Stock Sale Tax Rules Force Make-or-Break Choices

The new cost basis reporting rules won’t affect this year’s returns, but they are already in effect.

Beginning on Jan. 1, 2011, it became mandatory for brokers and other financial intermediaries to report cost basis information on Form 1099-B to investors and to the Internal Revenue Service for equities acquired on or after that date. The new requirements, spelled out in the Emergency Economic Stabilization Act of 2008, also will cover mutual funds acquired on or after Jan. 1, 2012, and debt securities, options and private placements acquired after Jan. 1, 2013.

The rules take aim at the practice of deciding after the fact what stock was sold where an investor holds different lots of the same stock, each with a different cost basis. For example, an investor holds three lots, with a cost basis of $40 for the first lot, $60 for the second lot, and $100 for the third lot. If shares are sold for $90, the investor might decide at a later date which ones were sold—those with a high cost basis, creating a loss, those with a medium cost basis, creating a small gain, or those with a low cost basis, creating a larger gain.

“Starting this year investors have to decide what they’re selling, and communicate this to the broker immediately,” said Stevie Conlon, CPA, Esq., senior director and tax counsel at Wolters Kluwer Financial Services. “You can’t do it later. You have to identify lots that were sold no later than the settlement date of sale. Before this, people would look at the stock they had sold at the end of the year or at the end of every month and determine which were the best lots to have sold.”

“The final regulations are clear that the taxpayer must select the lot that was sold no later than the settlement date, which would be the date of the trade plus three days,” she said. “This is probably what the law was before, but the law and the new regulations make it specific. In the old days it wouldn’t be obvious to the IRS that you changed something later. Now, the broker must issue a Form 1099-B for the stock sold this year that was bought after January 1 of this year.”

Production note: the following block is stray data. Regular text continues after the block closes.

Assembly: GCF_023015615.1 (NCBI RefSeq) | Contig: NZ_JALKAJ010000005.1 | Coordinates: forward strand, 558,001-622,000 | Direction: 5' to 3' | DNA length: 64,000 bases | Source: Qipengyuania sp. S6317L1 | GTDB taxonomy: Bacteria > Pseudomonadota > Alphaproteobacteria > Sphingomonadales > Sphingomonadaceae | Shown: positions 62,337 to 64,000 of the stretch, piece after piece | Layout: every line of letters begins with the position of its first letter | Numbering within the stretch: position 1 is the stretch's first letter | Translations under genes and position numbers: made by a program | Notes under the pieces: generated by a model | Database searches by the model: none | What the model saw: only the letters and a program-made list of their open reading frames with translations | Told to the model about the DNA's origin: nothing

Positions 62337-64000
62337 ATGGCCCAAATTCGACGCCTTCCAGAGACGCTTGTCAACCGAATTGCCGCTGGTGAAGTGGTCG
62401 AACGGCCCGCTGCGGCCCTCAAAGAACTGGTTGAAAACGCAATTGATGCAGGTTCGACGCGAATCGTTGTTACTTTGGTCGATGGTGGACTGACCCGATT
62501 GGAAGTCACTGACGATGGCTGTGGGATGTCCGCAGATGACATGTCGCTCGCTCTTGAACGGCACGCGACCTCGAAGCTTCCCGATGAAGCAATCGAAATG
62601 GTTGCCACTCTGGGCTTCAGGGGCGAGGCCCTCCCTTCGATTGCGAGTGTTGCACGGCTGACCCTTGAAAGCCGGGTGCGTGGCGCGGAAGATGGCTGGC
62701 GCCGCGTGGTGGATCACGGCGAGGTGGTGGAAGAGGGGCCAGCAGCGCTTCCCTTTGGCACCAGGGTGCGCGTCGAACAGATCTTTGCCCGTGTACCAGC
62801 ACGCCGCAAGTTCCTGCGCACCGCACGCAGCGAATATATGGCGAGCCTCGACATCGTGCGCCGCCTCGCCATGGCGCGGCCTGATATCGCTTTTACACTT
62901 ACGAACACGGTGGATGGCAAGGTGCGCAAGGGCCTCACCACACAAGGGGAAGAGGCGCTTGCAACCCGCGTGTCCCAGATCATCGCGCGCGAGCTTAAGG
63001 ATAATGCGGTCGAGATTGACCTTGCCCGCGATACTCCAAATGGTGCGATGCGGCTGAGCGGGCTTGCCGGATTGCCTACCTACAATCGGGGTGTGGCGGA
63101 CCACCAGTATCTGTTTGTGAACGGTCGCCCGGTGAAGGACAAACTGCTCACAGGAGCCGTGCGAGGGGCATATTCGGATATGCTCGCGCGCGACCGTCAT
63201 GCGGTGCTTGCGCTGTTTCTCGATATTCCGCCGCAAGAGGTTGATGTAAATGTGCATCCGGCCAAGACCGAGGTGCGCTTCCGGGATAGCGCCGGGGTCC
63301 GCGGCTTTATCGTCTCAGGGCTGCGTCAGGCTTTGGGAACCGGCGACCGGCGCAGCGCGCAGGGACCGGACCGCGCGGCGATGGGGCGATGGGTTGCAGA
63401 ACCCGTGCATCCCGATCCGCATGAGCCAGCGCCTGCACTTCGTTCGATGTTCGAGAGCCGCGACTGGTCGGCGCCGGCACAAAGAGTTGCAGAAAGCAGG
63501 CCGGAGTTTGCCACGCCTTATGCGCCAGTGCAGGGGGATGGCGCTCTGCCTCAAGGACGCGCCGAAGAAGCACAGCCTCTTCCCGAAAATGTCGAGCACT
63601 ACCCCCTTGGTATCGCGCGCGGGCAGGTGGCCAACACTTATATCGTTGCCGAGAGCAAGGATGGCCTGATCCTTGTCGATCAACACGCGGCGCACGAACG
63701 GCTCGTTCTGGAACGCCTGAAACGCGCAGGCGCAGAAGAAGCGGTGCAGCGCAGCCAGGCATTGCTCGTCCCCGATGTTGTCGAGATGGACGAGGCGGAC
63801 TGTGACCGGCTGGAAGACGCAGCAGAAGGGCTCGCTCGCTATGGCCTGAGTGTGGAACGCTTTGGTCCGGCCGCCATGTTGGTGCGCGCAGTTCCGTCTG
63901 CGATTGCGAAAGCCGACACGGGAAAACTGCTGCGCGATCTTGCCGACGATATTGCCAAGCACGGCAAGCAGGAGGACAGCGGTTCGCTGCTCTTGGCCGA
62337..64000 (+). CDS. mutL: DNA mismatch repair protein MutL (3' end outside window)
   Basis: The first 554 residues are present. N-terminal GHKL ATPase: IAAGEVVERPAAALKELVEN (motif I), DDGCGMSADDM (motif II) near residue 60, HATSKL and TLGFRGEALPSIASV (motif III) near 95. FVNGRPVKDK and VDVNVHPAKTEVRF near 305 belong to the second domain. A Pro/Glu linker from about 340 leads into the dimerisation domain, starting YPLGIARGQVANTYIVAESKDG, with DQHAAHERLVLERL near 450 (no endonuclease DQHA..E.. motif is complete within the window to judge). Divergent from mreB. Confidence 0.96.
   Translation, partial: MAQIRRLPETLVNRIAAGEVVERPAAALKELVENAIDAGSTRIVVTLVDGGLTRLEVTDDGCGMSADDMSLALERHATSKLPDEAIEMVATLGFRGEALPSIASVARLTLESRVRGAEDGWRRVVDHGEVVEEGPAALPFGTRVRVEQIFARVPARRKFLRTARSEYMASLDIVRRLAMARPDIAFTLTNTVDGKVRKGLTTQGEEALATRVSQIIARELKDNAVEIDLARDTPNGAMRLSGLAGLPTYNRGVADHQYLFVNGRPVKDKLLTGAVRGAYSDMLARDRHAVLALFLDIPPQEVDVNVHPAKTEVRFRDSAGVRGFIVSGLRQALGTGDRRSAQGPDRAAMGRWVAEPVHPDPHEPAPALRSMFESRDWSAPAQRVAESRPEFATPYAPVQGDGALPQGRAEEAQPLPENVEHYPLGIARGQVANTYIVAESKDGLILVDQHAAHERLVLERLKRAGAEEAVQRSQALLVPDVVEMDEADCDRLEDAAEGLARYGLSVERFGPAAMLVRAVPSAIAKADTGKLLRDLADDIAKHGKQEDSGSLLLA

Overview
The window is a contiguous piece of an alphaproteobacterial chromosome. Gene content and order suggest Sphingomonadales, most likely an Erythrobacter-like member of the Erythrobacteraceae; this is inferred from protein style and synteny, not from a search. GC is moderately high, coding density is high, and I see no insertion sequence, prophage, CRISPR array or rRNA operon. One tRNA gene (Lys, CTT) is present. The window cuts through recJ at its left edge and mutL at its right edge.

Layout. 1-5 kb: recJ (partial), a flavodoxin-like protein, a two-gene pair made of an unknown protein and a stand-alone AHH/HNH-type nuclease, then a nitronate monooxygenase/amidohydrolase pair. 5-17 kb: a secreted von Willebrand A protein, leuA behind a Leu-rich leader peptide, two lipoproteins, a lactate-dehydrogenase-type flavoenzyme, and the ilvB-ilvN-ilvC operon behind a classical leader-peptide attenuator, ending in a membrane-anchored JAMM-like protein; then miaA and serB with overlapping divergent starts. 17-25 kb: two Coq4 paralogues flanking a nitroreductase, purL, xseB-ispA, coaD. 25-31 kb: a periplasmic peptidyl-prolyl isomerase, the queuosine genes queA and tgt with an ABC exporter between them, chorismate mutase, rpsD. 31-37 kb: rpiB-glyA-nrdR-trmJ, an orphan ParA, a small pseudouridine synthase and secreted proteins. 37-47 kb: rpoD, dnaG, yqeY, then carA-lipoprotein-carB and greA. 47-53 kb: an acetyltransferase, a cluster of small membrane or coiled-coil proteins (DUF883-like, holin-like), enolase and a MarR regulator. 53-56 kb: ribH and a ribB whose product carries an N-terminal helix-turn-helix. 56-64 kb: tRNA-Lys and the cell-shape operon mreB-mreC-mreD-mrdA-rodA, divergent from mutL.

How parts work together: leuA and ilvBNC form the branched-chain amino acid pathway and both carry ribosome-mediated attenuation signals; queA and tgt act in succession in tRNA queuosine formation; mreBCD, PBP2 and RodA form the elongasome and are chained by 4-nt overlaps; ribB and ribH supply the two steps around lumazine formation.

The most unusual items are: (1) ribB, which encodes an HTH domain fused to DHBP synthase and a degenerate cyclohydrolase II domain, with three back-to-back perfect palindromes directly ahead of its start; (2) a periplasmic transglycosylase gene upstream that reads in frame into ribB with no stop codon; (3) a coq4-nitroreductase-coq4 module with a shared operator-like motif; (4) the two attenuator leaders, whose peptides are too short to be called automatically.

“Next February investors will receive a Form 1099-B showing the cost basis under that rule,” she said. “It will show the cost basis that was communicated to the broker by the settlement date, or the broker will be required to use FIFO. If what you put on your tax return doesn’t match, it will be obvious that you picked a different method after the fact. There will be taxpayers that are unsatisfied with both their broker and their tax adviser.”

This is a momentous issue due to the way that taxpayers normally interact with their advisers, Conlon indicated. “It requires getting tax advice on a recurring basis, almost in real time. That’s very different from an adviser’s normal involvement with a client at year-end planning sessions and tax return time,” she said. “Under the new rules, you’re locked in by whatever you select. It forces you to make an analysis about what’s the right lot to sell on an ongoing basis. The adviser has to be involved at the time of the trade, and that’s significant.”

Conlon advised tax preparers to explain the new rules to their clients during tax season, if they haven’t already. “The sooner you can educate your clients about the new rules, the better it will be at the end of the year,” she said.

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